By Anthony D. King
., ."A interesting book...."--"The Sunday Times""This is a e-book I eagerly suggest to others, assign in classes, and use in myown examine. it's a high quality choice of illustrated essays at the social historical past of designed environments."--"Contemporary" "Sociology" This identify to be had in book layout. click on right here for extra information.Visit our eBookstore at: www.ebookstore.tandf.co.uk
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Extra info for Buildings and society: Essays on the social development of the built environment
At the beginning of the eighteenth century, the most general form of relief was the distribution of allowances of food or money, but these were criticized because they gave the poor no incentive to seek their own means of support. On the contrary, many people believed that the system encouraged dependency and was a disincentive to work, and, far from reducing poverty, actually increased it. The sick poor presented a special problem for, while care was necessary, since their sickness deprived themselves of wages and their employers and the nation of the wealth created by their labour, it was important not to encourage dependence on relief.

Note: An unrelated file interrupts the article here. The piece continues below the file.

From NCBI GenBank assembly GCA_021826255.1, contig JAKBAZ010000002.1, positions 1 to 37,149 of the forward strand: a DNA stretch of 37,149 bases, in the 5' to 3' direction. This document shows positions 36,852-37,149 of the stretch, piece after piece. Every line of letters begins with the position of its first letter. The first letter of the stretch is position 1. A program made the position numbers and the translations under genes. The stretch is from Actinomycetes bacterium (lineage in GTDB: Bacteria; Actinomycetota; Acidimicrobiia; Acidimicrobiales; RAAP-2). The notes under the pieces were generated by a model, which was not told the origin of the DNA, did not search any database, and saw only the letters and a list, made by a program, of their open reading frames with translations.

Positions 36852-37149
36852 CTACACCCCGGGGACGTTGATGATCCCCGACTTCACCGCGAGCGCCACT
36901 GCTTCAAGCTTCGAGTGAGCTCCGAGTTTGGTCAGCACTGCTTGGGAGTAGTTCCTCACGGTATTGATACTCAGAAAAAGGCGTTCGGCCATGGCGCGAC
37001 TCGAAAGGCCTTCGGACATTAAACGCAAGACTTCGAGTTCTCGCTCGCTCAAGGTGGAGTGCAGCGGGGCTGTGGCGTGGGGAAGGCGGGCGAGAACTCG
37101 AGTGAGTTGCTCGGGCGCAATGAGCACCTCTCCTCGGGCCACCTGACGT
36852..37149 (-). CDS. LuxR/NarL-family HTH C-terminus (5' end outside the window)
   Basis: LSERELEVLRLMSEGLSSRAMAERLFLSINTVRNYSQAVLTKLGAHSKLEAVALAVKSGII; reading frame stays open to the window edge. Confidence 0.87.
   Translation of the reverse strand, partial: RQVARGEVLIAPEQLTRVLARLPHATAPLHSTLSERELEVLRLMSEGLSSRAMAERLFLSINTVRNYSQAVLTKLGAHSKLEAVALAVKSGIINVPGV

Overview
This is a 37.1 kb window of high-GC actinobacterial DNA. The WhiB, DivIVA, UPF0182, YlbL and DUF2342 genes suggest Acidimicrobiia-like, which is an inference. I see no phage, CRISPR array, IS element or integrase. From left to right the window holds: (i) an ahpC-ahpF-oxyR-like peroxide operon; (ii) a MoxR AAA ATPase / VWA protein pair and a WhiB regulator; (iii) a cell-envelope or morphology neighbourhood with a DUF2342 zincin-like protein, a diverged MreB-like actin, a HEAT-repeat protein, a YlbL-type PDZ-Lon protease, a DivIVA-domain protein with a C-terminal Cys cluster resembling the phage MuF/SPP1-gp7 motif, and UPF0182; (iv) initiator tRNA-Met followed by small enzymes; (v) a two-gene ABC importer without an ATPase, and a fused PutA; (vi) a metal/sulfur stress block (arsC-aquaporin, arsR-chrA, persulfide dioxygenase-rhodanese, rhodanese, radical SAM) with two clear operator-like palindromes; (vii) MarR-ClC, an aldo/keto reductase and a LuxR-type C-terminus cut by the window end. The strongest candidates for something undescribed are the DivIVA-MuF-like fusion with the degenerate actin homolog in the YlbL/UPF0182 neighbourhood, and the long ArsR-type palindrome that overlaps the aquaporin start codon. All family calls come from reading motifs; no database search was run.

1, London, Hardwicke & Bogue, 1877, p. 15. , Fall & Marshall, 1850, p. 20. Wholly new as applied to lunatics, that is: for criminals, classification was the key disciplinary tool to be used in the new penitentiaries from the time of John Howard onwards. Here too, therefore, ‘The programme of reformatory discipline outlined by the philanthropists…could only be implemented in a building designed for the purpose. ’ Evans, op. , p. 179. Cited in Thompson and Goldin, op. , p. 69. Tuke, op. , p. 141.
Scull, ‘Mad-doctors and Magistrates: English Psychiatry’s Struggle for Professional Autonomy in the Nineteenth Century’, European Journal of Sociology, vol. 17, 1976, pp. 279–305. , Hull, Topping & Dawson, 1815, p. 8. Hill, A Lecture on the Management of Lunatic Asylums, London, Simpkin, Marshall, 1839, pp. 4–6. Granville, The Care and Cure of the Insane, vol. 1, London, Hardwicke & Bogue, 1877, p. 15. , Fall & Marshall, 1850, p. 20. Wholly new as applied to lunatics, that is: for criminals, classification was the key disciplinary tool to be used in the new penitentiaries from the time of John Howard onwards.